I am a home inspector and the presence of any organic substances, wood destroying insects, rot, rodents or other symptoms of failure are reported (when observed) in relation to the conditions that promote their presence and in terms of how it affects the structure.

I don’t identify the particular species of termite. I don’t identify the type or species of organic substances. None of this is relevant to the condition of the home and… frankly, doesn’t really matter, in my opinion. Those are issues that the peson hired to remediate the conditions need to identify and apply.

Home inspectors who get into trouble and cause problems for their clients are (from my years of observation) those who step away from simply being home inspectors and, for their relatively low fees and limited knowledge, attempt to be entomologists, forensic scientists, engineers, architects and other such specialists.

When a short cycling HVAC system is failing to remove humidity and mold is found growing in the corners of the room … that is all I need to report. Whether the client wants to hire a “mold expert” to identify the substance and charge thousands to remove it … or if he wants to clean it up, himself, with a spray bottle of water and bleach … it has nothing to do with me.

The elected legislators of the state of Florida disagreed with the silly assertion that a home inspector is unqualified to take a mold sample and mail it to the lab… so much so, that they changed an existing law to permit it.

Couldn’t agree more. Home Inspectors should just do Home Inspections. I mean why would anyone want to do stupid stuff, like…well, Energy audits or something stupid like that?

Why is it what everybody else does is wrong and what you do is right? I believe that the person has the experience and knowledge and professionalism to perform ancillary inspections they should do so. I do not believe when I see mold to call a mold remediation company. My feeling is that while the home was being inspected I tried to protect my client in every unbiased way possible. I do not leave things vague, questionable or up in the air. I try to give them as much information as possible to make an informed decision.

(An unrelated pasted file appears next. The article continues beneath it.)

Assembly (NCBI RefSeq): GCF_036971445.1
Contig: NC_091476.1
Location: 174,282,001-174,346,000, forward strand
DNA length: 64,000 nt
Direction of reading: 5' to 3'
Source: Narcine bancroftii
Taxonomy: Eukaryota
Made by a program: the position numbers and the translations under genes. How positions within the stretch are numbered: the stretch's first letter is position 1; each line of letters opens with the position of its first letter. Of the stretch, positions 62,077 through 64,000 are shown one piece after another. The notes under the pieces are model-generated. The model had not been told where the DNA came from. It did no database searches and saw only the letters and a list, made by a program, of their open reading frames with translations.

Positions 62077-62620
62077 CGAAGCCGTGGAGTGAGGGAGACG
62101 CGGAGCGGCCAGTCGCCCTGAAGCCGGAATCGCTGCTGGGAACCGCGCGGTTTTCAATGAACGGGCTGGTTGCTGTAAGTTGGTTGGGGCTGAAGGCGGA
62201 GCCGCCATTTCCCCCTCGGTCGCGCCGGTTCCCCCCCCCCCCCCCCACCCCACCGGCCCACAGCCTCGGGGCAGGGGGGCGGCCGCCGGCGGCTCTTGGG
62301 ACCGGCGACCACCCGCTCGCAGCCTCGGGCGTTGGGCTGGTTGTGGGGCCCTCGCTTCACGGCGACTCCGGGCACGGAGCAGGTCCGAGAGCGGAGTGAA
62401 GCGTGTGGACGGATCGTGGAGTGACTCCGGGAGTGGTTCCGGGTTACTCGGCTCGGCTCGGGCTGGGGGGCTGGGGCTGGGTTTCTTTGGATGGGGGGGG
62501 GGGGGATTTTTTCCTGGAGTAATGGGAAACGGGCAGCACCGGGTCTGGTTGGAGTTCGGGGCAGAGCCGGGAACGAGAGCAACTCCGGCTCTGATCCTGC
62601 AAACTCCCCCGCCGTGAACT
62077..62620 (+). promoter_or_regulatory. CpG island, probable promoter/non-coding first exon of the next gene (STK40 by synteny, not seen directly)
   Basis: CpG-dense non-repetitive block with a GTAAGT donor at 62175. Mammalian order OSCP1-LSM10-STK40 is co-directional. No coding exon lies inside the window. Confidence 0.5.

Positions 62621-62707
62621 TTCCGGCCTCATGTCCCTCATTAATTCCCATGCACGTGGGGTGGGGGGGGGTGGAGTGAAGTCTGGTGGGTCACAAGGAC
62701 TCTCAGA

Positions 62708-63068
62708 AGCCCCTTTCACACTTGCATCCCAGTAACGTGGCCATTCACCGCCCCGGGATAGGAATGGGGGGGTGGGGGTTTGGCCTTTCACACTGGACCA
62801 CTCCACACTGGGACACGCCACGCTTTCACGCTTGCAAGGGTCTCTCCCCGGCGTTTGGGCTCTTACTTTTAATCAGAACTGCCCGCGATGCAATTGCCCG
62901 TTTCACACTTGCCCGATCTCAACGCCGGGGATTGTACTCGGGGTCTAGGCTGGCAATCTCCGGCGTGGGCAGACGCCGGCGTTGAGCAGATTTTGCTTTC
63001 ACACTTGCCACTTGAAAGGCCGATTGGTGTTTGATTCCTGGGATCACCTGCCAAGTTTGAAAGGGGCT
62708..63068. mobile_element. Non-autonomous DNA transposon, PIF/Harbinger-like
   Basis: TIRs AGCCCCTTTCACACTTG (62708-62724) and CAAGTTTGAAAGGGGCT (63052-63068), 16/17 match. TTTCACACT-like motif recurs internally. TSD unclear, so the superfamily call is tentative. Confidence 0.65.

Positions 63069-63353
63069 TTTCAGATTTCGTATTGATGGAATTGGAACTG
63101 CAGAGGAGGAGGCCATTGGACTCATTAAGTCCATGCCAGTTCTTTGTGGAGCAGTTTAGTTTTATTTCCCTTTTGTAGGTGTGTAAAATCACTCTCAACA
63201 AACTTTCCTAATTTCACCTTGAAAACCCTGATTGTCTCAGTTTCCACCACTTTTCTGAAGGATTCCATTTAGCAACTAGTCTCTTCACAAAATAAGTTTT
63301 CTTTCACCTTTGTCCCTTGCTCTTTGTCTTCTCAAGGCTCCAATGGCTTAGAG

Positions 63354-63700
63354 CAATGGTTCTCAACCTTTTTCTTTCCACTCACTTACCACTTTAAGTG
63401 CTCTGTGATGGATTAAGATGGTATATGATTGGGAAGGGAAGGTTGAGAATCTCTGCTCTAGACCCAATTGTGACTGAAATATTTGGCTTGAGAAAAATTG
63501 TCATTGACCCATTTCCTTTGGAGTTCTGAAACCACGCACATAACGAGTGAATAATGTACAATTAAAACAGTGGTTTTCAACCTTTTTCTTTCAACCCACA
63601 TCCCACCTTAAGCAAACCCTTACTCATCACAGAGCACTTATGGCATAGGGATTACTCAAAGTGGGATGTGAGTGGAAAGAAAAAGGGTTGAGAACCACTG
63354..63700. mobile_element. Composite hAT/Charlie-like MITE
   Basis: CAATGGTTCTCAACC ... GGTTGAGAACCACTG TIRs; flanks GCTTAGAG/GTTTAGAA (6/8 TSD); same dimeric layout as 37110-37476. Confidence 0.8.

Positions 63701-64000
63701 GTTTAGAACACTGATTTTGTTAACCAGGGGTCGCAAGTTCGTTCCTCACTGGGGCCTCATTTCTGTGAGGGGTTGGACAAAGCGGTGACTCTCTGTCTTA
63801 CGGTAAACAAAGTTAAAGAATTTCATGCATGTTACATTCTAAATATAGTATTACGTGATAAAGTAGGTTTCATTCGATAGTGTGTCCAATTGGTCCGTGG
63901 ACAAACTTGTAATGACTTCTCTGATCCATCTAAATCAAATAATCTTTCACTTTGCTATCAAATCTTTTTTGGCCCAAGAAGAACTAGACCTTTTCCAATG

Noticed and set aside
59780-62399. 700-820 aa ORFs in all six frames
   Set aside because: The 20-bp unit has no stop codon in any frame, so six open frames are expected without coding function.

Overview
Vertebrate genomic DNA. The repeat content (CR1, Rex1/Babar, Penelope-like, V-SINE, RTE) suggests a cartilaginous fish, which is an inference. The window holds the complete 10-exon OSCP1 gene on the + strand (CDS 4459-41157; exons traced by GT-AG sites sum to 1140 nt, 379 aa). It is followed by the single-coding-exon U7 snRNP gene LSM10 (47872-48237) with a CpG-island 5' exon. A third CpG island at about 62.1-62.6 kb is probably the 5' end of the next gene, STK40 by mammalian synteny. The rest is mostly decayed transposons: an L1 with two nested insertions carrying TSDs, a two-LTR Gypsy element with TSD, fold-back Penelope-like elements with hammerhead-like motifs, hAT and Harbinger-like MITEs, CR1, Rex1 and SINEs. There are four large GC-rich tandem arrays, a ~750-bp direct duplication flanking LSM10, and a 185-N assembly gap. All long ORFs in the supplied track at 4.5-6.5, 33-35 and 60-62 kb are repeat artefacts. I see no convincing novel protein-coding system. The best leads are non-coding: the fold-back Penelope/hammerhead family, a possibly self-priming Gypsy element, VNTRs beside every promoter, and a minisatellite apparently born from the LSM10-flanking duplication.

What you call exploitation, I call protection. It would be like me saying that your energy audits are useless and exploiting your services. If it works for you then go ahead and do it, as long as you have the clients best interest at heart, then so be it.

My job is not to let the client assume what can be done. My job is to educate the client in the most professional unbiased manner possible. If you feel that removing the house filled with mold with a spray of bleach is acceptable means of removing mold, well I feel that you’ve done the client a disservice and even blantantly careless.

Weren’t you th guy who always said you charge exactly what you’re worth? And also weren’t you the guy giving home inspections away for free last year? I guess that’s the whole story in a nutshell.

Well said, well put together and I applaud your statement. I just hope it does not fall on deaf ears.

blush…jeepers, Russell, I just don’t know what to say. I feel like Sally Field at the Academy Awards…“They love me, they really love me”

Seriously, I’m glad we agree on this and, like you, I hope our fellow HI’s take time to really consider this.